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Video Gaming the Supreme Court Justices

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Ryan Colby 202-349-7219

The National Law Journal, February 1, 2016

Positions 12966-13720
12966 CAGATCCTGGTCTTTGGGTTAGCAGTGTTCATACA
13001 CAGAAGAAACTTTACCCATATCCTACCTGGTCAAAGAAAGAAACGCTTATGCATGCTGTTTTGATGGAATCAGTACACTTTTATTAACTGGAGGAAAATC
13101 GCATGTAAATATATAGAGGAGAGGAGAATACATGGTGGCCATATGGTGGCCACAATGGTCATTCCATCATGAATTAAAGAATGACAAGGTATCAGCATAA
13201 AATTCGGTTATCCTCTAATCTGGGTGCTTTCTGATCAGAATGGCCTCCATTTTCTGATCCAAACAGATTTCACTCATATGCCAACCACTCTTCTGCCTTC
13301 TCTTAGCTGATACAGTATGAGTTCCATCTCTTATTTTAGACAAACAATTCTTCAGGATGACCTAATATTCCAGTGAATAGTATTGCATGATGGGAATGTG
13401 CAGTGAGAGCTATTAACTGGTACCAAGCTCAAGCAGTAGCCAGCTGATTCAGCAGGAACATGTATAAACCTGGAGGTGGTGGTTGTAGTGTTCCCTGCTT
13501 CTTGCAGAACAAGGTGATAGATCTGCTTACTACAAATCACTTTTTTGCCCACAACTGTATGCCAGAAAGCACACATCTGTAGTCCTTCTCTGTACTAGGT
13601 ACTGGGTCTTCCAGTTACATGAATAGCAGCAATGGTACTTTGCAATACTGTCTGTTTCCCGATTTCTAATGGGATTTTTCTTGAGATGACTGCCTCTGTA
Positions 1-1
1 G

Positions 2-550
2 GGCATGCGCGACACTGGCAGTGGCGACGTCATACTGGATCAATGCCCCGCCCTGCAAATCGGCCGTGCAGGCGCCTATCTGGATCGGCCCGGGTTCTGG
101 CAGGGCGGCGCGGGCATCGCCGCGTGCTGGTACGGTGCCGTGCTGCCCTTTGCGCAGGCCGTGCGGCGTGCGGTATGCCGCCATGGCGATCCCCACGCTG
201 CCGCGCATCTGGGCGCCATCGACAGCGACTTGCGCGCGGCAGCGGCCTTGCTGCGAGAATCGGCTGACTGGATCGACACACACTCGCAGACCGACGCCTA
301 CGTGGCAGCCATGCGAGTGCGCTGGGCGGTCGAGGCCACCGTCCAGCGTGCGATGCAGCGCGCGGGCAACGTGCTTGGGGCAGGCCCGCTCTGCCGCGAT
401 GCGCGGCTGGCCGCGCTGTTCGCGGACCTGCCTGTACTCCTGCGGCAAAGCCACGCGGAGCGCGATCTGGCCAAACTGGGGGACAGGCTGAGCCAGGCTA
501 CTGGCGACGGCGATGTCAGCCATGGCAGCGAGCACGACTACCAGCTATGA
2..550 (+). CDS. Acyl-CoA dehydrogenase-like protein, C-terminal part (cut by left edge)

One week after actress Elizabeth Banks told one woman’s abortion story on YouTube, the video garnered nearly 300,000 views. When Little Sisters of the Poor went on YouTube under the title “Government forces Little Sisters of the Poor to violate faith or pay IRS fines,” the video captured almost 74,000 views. In the contest for the hearts and minds of Americans—and, indirectly, of U.S. Supreme Court justices—videos increasingly have become public tools in high-stakes cases.